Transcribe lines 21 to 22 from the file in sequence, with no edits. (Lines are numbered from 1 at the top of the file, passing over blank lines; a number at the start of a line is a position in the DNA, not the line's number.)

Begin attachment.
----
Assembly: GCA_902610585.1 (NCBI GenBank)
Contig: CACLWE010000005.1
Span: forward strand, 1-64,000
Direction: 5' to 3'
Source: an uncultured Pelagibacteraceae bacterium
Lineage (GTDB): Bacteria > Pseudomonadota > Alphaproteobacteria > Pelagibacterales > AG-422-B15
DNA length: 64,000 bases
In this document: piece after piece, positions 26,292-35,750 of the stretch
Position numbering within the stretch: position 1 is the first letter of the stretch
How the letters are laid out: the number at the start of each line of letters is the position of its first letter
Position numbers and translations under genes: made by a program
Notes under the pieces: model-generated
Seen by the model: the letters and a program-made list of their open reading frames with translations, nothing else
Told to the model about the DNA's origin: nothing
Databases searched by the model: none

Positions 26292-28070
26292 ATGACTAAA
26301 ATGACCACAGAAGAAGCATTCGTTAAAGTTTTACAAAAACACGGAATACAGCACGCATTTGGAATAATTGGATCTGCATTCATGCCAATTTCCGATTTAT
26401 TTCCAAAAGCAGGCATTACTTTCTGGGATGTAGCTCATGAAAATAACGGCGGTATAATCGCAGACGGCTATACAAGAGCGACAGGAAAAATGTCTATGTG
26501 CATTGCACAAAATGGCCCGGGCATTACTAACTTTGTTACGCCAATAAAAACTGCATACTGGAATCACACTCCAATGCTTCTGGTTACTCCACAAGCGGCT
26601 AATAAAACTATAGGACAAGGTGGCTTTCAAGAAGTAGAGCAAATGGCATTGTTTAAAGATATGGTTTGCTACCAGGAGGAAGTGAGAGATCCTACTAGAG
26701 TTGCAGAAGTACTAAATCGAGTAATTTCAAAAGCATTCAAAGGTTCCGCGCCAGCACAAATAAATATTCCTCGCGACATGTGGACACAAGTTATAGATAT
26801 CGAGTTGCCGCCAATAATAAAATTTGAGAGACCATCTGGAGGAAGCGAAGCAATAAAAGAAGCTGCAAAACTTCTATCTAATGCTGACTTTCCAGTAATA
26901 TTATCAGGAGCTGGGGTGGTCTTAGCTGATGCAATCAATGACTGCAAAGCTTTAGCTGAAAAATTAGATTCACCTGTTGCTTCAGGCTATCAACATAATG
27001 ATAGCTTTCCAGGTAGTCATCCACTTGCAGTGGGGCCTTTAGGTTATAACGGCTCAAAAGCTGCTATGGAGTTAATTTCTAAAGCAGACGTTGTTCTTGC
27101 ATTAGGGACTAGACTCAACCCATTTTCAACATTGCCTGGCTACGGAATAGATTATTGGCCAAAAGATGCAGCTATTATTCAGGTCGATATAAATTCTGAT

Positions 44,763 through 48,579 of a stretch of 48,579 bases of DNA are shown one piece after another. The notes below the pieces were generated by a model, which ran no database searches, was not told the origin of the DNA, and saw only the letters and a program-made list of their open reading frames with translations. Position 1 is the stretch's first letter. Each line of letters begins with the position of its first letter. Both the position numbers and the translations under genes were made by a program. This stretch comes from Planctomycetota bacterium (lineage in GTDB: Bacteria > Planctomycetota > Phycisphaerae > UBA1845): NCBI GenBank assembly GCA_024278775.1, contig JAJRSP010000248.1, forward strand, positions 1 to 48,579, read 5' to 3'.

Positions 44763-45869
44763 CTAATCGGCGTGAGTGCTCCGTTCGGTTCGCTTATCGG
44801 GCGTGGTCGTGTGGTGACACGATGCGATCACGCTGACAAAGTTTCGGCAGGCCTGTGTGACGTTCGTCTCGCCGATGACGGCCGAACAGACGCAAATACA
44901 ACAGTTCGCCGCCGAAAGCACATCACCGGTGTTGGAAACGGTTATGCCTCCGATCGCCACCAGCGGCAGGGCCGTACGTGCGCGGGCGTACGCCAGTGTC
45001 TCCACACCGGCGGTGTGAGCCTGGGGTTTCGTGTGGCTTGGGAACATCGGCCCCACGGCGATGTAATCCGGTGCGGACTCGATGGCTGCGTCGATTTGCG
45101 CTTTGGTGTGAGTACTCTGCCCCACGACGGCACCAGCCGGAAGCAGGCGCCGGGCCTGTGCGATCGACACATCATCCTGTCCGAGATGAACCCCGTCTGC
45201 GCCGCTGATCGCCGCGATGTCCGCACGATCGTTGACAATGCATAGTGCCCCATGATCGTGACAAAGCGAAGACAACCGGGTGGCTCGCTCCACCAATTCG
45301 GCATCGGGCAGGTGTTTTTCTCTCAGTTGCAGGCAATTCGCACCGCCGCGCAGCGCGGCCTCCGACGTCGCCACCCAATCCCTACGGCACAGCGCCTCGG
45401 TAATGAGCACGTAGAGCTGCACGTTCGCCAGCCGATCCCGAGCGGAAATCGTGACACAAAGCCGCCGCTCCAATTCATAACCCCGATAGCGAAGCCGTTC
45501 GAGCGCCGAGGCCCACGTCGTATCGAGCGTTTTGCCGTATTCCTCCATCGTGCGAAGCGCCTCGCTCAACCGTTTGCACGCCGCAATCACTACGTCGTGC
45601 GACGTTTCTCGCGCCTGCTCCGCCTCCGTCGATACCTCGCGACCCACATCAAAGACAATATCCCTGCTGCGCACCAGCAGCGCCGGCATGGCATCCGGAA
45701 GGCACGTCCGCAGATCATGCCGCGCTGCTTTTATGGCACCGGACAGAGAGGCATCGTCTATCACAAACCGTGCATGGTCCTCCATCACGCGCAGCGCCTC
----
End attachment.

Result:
26601 AATAAAACTATAGGACAAGGTGGCTTTCAAGAAGTAGAGCAAATGGCATTGTTTAAAGATATGGTTTGCTACCAGGAGGAAGTGAGAGATCCTACTAGAG
26701 TTGCAGAAGTACTAAATCGAGTAATTTCAAAAGCATTCAAAGGTTCCGCGCCAGCACAAATAAATATTCCTCGCGACATGTGGACACAAGTTATAGATAT